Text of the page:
Rorty’s Political Theory. Between Liberal Norms and Continental Critique
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One of the most distinctive aspects of Richard Rorty’s work was its transgression of philosophical and disciplinary boundaries. However, in equal measure, his engagement of other traditions tended to produce the most hostile results. As a result, his relationship to many traditions remains poorly understood. While Rorty’s general political thought has received attention, significantly less has been focused on how it relates to the major methodological division in recent and contemporary political thought: the liberal (analytic) – continental (critical) divide. This paper argues that to understand Rorty’s general reading strategy and specific engagement of these two sources, they must be situated in the general project of his work: rethinking our understanding of justification amongst conditions of pluralism. Rorty’s anti-authoritarian theoretical project leads to a critical, reconstructive approach to interpretation. His readings of liberal theory and continental political thought are combinations of critique and reinterpretation, oriented toward removing the vestiges of theoretical authoritarianism in their approaches.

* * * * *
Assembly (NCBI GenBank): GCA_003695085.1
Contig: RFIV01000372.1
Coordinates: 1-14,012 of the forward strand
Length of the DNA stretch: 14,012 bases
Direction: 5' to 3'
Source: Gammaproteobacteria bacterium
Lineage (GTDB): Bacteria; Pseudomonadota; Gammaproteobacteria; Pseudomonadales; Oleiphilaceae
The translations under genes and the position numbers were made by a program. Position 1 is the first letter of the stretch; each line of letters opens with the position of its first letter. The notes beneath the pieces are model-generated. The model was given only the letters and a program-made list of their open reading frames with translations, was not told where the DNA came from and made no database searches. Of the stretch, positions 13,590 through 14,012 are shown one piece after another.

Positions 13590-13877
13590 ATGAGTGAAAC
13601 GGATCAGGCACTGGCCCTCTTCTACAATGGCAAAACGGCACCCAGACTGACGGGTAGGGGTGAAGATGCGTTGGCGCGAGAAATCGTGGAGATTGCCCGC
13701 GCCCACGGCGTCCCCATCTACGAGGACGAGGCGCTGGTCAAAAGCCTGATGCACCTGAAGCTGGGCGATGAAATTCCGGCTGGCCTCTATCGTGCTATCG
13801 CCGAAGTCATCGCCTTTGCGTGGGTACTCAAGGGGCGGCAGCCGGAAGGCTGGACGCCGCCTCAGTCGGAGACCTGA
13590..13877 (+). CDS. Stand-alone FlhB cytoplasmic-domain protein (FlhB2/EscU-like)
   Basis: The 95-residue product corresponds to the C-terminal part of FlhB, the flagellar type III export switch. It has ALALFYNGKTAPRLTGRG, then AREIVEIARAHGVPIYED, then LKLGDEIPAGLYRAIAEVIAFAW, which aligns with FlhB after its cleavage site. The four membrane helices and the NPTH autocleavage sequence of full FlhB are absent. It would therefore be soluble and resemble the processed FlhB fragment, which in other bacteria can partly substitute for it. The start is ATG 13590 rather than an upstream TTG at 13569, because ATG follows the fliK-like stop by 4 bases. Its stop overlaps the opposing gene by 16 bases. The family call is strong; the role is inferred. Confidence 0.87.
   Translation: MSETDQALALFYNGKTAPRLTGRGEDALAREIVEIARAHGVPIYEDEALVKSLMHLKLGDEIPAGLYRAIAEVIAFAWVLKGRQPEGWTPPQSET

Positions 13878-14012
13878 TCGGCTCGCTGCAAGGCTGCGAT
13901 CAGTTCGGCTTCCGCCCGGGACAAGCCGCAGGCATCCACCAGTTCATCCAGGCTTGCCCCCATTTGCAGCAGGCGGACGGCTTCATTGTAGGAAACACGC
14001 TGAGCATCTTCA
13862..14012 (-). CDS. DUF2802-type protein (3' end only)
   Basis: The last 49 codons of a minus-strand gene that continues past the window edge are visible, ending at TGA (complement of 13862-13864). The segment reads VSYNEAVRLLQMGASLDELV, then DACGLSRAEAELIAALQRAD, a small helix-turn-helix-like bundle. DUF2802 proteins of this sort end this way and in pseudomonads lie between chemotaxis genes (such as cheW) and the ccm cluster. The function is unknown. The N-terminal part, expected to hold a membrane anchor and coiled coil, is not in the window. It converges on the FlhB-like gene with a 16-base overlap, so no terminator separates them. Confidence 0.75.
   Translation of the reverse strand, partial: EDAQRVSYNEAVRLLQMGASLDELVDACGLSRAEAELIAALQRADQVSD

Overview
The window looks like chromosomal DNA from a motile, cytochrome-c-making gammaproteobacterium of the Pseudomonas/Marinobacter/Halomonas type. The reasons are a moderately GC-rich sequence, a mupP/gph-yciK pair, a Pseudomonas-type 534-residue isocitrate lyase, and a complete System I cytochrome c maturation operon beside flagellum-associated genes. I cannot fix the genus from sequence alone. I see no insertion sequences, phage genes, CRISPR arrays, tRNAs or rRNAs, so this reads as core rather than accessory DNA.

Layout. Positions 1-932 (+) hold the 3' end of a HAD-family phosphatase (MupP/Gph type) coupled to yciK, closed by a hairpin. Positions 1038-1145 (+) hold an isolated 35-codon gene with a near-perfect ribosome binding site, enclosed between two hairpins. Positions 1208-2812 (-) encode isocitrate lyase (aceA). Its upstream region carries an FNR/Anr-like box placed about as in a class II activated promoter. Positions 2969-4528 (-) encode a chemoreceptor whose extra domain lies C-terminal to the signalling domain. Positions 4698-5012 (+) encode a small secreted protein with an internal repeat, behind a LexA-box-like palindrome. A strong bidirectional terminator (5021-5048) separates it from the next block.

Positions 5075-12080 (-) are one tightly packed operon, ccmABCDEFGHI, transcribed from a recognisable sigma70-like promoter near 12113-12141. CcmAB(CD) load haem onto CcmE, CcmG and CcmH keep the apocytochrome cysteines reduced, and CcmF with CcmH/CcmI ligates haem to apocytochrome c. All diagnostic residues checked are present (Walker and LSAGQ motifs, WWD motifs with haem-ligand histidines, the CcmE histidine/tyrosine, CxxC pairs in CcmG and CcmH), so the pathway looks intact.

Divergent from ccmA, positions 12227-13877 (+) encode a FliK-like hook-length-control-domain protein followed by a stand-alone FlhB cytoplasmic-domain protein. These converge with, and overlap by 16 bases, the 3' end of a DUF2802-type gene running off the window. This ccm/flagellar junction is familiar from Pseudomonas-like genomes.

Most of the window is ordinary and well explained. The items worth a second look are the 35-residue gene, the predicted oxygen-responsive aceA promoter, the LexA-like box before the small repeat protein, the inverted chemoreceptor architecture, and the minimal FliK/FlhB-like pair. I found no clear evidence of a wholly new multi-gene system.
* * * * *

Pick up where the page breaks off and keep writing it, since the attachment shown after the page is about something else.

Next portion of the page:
- Richard Rorty
- Continental Political Theory
- Liberal Theory